Hanoi, the vibrant capital city of Vietnam, is renowned for its rich culinary traditions that showcase the country's diverse and delectable flavours. While it is known for its bustling street food scene, Hanoi is also a haven for vegetarians, offering an array of mouthwatering vegetarian dishes that cater to every palate. Whether you're a seasoned vegetarian or simply looking to try something new, Hanoi has a delightful assortment of vegetarian options that will leave you craving for more.
Nộm hoa chuối is a type of salad that brings together delicate layers of the banana flower and a tangy dressing to result in a multitude of flavours. As the salad is put together, the banana blossom takes centre stage and is surrounded by various fresh ingredients, such as bean sprouts, green papaya, carrots, and coriander, which gives the dish a refreshing aroma. A dash of lime juice or vinegar is added as a finishing touch, which wonderfully counteracts the salad's mild sharpness.
Where to try: To savour an authentic culinary experience, head over to Katze Vegan & Vegetarian Restaurant.
This dish is among the most loved amongst the staples in Hanoi. Rau muống xào tỏi demonstrates the delightful combination of fresh water spinach, garlic and several seasonings. When it comes to its preparation, the spinach is first neatly trimmed and cleaned, then stir-fried to perfection in a wok or a large frying pan. The garlic and herbs lend this dish its unique and aromatic flavour. The simplicity of this recipe is a testament to the local, fresh, and high-quality ingredients that make up the cuisine.
Where to try: The Noodle & Roll restaurant, nestled in the heart of the Old Quarter, offers a generous selection of vegetarian and vegan street food choices.
When it comes to the top comfort foods of Vietnamese cuisine, stir-fried tofu with tomato sauce comes out on top. The dish is extremely popular among Vietnamese homes. Seasoned with fish sauce, the dish consists of cooked tofu and softened tomatoes. It is quickly cooked before being topped with thinly sliced scallions and served over hot, fluffy rice.
Where to try: Visit the Apron Up restaurant, renowned for preparing some of the city's finest dau sot ca chua.
Ripe mangoes and raw, green papaya are combined in this vibrant salad. The salad is crispy and tangy from the julienned green papaya, and a deep sweetness from the juicy, ripe mangoes. It is frequently garnished with a variety of fragrant herbs, including cilantro and mint, which give the dish a wonderful aroma.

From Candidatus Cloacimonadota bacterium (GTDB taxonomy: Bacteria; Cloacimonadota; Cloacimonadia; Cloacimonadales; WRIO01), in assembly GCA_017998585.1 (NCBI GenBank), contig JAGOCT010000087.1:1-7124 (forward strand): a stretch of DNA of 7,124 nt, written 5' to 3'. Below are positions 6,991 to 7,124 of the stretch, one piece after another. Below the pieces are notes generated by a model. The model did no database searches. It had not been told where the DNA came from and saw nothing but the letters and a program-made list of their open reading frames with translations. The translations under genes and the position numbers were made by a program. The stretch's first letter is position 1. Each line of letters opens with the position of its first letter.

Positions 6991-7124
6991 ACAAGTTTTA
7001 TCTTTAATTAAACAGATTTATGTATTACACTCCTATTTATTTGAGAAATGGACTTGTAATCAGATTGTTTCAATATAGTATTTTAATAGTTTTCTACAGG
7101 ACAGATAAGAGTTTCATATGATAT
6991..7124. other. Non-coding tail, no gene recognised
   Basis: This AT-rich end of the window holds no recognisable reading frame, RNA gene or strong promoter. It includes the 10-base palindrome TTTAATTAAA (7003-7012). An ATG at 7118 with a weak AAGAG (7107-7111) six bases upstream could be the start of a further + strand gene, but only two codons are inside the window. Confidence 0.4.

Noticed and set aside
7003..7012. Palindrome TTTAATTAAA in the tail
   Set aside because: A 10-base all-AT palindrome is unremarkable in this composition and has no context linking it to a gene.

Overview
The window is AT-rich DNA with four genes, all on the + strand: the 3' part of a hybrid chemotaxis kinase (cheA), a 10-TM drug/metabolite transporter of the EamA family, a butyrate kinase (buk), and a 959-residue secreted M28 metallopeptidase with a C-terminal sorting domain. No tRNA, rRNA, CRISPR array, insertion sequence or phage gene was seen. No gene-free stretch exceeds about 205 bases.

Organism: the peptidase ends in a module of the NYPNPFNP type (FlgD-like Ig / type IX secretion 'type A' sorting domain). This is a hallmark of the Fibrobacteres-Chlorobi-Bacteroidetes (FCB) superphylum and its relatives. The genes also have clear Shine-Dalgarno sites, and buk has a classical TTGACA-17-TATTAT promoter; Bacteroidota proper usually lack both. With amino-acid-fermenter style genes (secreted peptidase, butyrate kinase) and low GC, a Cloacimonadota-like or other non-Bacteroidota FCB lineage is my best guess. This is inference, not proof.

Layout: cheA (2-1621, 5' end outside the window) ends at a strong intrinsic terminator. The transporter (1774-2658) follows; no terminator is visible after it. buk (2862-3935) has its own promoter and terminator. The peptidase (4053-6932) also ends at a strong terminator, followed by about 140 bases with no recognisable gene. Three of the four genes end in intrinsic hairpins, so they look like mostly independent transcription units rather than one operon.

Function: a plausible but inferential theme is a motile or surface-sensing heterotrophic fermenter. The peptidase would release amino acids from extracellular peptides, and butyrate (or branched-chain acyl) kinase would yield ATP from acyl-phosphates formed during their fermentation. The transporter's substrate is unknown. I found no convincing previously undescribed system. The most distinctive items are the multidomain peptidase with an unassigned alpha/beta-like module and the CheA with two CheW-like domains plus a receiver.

Where to try: Explore the streets of Hanoi's Hoàn Kiếm district for a taste of the vegetarian rendition of this dish at Tam An Lac Vegetarian Restaurant, overseen by monks. They offer a modest yet nourishing all-you-can-eat buffet.
Bánh xèo batter is a combination of rice flour, turmeric, and coconut milk. The noise of the sizzling and cracking pancake as it touches the boiling oil in a huge skillet adds to the suspense. The pancake is wrapped over a decadent filling of abalone mushrooms, bean sprouts, and your choice of proteins after being baked to the ideal crispness.
Where to try: Look for local eateries and street food vendors where chefs demonstrate their culinary expertise. The Bánh Xèo Zòn Pancake eatery is a great starting point, renowned for specialising in the dish and offering an outstanding vegetarian alternative.
Bún Chả Chay, a delightful Vietnamese dish, is a vegetarian twist on the classic Bún Chả, a famous street food. This soupy noodle bowl is a harmonious blend of flavours and textures. Thin rice noodles soak up a fragrant, savoury broth with aromatic herbs, soy sauce, and vegetable stock. The dish's star is marinated tofu, which adds a meaty texture and a burst of umami. Fresh herbs like mint, cilantro, Thai basil, crunchy bean sprouts, and pickled carrots provide a refreshing contrast.
Where to try: Make your way to Bún Chả Hương Liên, a humble eatery where former President Obama once enjoyed a memorable meal with the late culinary legend Anthony Bourdain. During their visit, they even requested the vegetarian version of the dish.
Floating Glutinous Rice Dumplings, known as Bánh Trôi in Vietnamese cuisine, are a traditional dessert with a unique charm. These delicate, translucent dumplings are crafted from glutinous rice flour, resulting in a chewy, slightly sticky texture. The dumplings are filled with sweet mung bean paste and then boiled until they float to the surface, hence their name. What truly elevates Bánh Trôi is the ginger-infused syrup poured over them. The warm, aromatic syrup adds a sweet and spicy contrast that complements the subtle sweetness of the dumplings.
Where to try: Visit Bánh trôi tàu Phạm Bằng eatery, tucked away in the labyrinthine cobbled streets of the Old Quarter, to savour this delightful treat.